by Mitch Kokai
Senior Political Analyst, John Locke Foundation
With apologies to Ronald Reagan, next year is teed up to be the biggest supply-side-policy year in American history. The expected changes are too numerous to list, but the most economically consequential will be tax reform. President-elect Trump promised a sweeping tax reform that strikingly resembled a proposal sketched last summer by House Republicans. These plans also closely followed ideas long sketched by Senate Republicans, so it seems certain that something like the Trump/House plan will become law. Thank goodness.
The chart below, which is drawn from a recently released study of the House plan by my American Enterprise Institute colleague Alex Brill, provides a summary view of the tax reform. There are many ways that taxes can influence the decisions of firms and individuals, but a nice summary statistic is the impact they have on the effective marginal tax rate (EMTR). The EMTR is the extra amount of tax that is owed should the firm or individual earn an extra dollar of income.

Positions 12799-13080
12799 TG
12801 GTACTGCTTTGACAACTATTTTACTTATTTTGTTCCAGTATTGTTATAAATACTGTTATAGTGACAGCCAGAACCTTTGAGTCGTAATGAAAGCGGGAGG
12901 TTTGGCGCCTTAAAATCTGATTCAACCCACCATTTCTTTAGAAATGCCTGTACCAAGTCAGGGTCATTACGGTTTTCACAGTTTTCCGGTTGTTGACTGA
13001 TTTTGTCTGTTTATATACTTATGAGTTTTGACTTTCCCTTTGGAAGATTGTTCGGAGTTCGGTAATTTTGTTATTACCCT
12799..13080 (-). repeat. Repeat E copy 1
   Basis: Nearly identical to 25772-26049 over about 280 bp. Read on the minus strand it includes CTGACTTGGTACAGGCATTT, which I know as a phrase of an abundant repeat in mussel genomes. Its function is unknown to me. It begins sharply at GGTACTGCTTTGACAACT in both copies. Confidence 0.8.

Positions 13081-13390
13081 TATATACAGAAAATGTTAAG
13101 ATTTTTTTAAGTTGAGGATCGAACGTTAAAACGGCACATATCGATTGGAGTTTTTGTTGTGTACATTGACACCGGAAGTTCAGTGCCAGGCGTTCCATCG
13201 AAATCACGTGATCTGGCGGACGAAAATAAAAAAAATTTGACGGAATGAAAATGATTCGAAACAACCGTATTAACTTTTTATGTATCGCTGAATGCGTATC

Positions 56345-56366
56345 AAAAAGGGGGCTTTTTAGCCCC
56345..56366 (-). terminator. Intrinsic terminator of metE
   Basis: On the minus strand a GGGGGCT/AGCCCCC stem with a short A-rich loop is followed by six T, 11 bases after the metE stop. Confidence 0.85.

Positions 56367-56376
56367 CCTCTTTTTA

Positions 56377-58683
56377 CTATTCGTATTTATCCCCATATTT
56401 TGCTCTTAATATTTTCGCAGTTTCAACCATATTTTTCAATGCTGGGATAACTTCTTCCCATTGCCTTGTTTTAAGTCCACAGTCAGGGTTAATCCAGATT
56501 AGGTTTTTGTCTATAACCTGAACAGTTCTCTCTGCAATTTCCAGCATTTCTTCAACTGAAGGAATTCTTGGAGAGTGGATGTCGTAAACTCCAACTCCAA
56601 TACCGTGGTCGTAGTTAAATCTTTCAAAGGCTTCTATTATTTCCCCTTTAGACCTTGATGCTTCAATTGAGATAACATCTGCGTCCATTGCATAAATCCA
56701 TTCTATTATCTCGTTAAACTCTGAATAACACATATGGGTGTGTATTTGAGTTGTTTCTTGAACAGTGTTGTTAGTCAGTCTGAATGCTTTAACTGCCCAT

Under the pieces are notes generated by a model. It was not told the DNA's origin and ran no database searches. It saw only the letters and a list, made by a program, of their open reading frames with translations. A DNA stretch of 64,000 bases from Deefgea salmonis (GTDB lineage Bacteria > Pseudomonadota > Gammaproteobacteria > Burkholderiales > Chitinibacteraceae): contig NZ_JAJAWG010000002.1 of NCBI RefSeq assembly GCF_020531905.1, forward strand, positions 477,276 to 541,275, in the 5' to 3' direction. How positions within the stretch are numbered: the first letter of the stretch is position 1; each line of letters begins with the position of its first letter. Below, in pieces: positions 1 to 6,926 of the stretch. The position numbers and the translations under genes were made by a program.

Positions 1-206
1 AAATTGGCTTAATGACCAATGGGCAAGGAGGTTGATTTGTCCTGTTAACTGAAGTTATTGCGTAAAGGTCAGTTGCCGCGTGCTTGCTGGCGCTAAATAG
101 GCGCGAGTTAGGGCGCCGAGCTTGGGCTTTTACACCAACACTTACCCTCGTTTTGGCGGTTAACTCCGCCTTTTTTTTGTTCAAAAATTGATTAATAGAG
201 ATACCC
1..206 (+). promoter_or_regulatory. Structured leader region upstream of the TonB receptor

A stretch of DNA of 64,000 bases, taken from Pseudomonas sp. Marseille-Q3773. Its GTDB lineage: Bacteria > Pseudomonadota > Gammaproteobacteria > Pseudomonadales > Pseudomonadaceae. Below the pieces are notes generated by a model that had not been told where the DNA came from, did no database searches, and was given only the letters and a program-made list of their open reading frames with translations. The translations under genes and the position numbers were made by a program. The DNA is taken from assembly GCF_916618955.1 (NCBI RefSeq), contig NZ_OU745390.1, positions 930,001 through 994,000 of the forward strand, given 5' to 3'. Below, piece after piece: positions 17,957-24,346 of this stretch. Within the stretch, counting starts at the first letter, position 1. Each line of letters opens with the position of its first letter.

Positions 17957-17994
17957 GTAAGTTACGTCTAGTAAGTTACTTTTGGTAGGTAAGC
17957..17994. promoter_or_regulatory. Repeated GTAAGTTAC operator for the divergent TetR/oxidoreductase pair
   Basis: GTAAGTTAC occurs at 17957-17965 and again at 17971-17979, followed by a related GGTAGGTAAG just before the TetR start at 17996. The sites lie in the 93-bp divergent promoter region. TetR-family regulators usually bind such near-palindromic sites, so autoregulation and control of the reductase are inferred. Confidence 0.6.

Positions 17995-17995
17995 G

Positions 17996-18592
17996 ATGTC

On the corporate side, the big news is that rates are reduced dramatically, with the likely endpoint being around 20 percent, as compared with our current rate of 35 percent. But the proposal would also allow firms to fully deduct capital expenditures in the year that they are made rather than spread them out over a number of years. Factoring that in with the lower rates, and adjusting for a number of other changes, Brill estimates that the tax rate on corporate investment would drop from its current level of 31.6 percent all the way to 17.9 percent. As we have discussed many times in this space, a country that is a friendly place to locate investment is a friendly place to work. If you think wage growth has been disappointing since the recovery began, you should pop the champagne cork when this becomes law.